By now, marketers know that brands cannot fully control their own message anymore. Consumers now have a diverse set of channels through which they can interact with their digital world, and they've taken rightful ownership of their own destiny when interacting with brands through those channels.
In an effort to be heard and to increase engagement, brands are turning to new, innovative ways to approach the digital marketing landscape, from social environments such as Twitter and Facebook, to blogger outreach and global alternate reality games. Like anything else new and innovative, the risk of failure in these approaches runs high, and the payoff is unknown.
But failure, if done early and often, can be more instructive than success. Let's look at four new and innovative ways that brands attempted to engage with their consumers through digital, and see what lessons we can learn.
Lesson 1. Tell a story, but make it your storyIn February 2008, 50 bloggers and gamers received mysterious packages in the mail containing clues to an online alternate reality game (ARG) with a clear call to action: Find "The Lost Ring." These packages kicked off a six-month effort across the globe by more than 150,000 players in seven languages to uncover a lost Olympic game. The game officially ended at the Beijing Olympics, and it generated more than its share of accolades in marketing circles.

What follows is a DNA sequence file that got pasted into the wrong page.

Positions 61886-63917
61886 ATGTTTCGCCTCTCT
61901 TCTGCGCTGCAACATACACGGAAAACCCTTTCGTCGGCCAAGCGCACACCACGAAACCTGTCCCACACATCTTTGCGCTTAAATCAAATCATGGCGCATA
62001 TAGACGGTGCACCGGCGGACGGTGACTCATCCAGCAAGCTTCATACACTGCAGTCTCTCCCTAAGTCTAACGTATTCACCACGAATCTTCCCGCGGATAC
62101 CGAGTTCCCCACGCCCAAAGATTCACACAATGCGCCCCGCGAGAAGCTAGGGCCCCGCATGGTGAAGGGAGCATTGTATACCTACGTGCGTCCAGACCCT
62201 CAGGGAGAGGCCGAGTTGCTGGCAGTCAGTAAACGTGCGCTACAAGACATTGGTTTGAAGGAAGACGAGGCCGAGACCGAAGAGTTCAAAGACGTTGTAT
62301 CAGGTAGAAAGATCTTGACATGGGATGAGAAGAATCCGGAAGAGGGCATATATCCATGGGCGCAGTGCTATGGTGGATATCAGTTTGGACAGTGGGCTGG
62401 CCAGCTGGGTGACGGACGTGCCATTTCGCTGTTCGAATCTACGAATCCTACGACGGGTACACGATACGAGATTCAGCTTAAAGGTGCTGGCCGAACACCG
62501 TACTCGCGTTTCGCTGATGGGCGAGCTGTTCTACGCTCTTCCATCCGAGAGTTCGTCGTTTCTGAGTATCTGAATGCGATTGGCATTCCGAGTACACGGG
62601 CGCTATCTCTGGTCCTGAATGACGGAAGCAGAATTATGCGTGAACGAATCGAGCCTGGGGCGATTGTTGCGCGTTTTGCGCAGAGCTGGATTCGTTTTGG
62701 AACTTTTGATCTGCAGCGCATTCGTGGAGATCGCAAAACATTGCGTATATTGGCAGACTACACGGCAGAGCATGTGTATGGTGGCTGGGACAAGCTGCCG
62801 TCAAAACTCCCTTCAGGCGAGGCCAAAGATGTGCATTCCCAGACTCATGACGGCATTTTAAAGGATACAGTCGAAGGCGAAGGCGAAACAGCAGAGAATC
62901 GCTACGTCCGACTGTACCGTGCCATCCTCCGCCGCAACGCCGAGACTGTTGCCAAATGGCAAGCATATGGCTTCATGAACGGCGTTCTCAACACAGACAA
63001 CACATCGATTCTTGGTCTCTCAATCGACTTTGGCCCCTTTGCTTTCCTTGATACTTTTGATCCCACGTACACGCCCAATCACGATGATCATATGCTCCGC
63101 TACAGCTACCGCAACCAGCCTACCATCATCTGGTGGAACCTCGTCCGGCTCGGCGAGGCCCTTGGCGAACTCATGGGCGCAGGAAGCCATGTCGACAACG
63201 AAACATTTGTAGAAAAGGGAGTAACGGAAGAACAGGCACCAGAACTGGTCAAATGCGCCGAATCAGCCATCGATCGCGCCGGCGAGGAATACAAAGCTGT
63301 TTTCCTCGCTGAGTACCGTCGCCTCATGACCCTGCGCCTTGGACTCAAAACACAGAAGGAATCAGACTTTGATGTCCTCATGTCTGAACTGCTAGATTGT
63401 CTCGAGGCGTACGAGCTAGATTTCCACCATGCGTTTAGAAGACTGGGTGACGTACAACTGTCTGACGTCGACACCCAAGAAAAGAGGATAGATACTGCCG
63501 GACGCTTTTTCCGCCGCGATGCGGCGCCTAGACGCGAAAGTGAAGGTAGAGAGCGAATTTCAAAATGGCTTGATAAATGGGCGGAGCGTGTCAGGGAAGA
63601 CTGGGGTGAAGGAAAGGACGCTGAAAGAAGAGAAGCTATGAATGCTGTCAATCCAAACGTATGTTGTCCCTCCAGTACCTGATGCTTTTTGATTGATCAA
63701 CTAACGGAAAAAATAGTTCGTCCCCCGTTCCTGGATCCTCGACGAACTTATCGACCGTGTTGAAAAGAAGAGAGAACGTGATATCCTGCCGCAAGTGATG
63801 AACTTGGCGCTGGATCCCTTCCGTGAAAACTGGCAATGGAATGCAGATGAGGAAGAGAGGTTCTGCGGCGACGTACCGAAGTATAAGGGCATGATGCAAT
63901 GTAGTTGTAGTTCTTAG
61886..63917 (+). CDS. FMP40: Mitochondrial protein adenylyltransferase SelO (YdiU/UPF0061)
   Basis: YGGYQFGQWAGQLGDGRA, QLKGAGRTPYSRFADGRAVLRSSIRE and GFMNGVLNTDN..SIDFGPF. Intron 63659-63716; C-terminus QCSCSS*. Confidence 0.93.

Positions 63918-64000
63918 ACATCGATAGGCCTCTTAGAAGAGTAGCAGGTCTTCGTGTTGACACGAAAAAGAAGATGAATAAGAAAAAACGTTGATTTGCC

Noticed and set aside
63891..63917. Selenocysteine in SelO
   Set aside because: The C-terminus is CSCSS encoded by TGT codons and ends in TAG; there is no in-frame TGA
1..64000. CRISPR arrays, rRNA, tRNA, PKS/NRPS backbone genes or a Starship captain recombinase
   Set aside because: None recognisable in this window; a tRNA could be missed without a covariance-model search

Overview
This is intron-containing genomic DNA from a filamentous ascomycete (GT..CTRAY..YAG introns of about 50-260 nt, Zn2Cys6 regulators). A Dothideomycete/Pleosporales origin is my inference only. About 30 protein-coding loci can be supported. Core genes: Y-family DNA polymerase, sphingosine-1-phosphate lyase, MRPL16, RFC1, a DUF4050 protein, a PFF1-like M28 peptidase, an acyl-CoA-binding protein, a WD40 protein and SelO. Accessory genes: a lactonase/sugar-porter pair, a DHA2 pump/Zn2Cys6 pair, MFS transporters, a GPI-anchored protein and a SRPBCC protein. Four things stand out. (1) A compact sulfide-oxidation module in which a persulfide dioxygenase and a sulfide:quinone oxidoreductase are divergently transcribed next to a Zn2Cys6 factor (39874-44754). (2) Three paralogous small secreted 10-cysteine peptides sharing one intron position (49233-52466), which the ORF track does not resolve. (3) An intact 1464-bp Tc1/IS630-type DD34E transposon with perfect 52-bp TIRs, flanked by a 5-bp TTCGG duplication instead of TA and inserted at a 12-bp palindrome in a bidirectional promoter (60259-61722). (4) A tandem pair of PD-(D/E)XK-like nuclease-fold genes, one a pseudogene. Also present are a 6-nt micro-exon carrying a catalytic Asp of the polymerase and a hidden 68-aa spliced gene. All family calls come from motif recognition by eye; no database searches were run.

But that's only half of the story. The game is a classic example of what's known as "dark marketing" -- a viral campaign in which the sponsoring brand (in this case, McDonald's) is barely, if ever, acknowledged. The theory is that mentioning the brand would turn potential gameplayers off when they realize that they're simply playing a part in a larger marketing campaign. In this case, it wasn't revealed that McDonald's was participating until months after the game began.
ARGs have proven to be successful in the past and are an incredibly viral method of participatory storytelling on a grand scale. Yet in most cases where measurable success was achieved, the ARG told a story that was at least tangentially related to the brand that sponsored it. Consider ABC's "Lost Experience" and "Find815" ARG campaigns, which gave rabid fans of the hit show something to do during its hiatus while simultaneously telling some of the show's back story -- all without diminishing the experience of watching "Lost" for consumers who didn't participate. BMW created an ARG surrounding a fictional town, "Oberpfaffelbachen," that built a huge ramp up to launch the BMW 1-Series in America. In each of these cases, the story of the game tied back to the story of the brand, even if the tie-in was slight or tongue-in-cheek.
Lastly, in order to measure the success of an ARG, it's important to understand how the brand is perceived before, during, and after the game. Using sentiment analysis tools to continually measure what people are saying about the brand can identify the baseline sentiment and the brand lift during the campaign, as well as any lingering effects after the game has ended.
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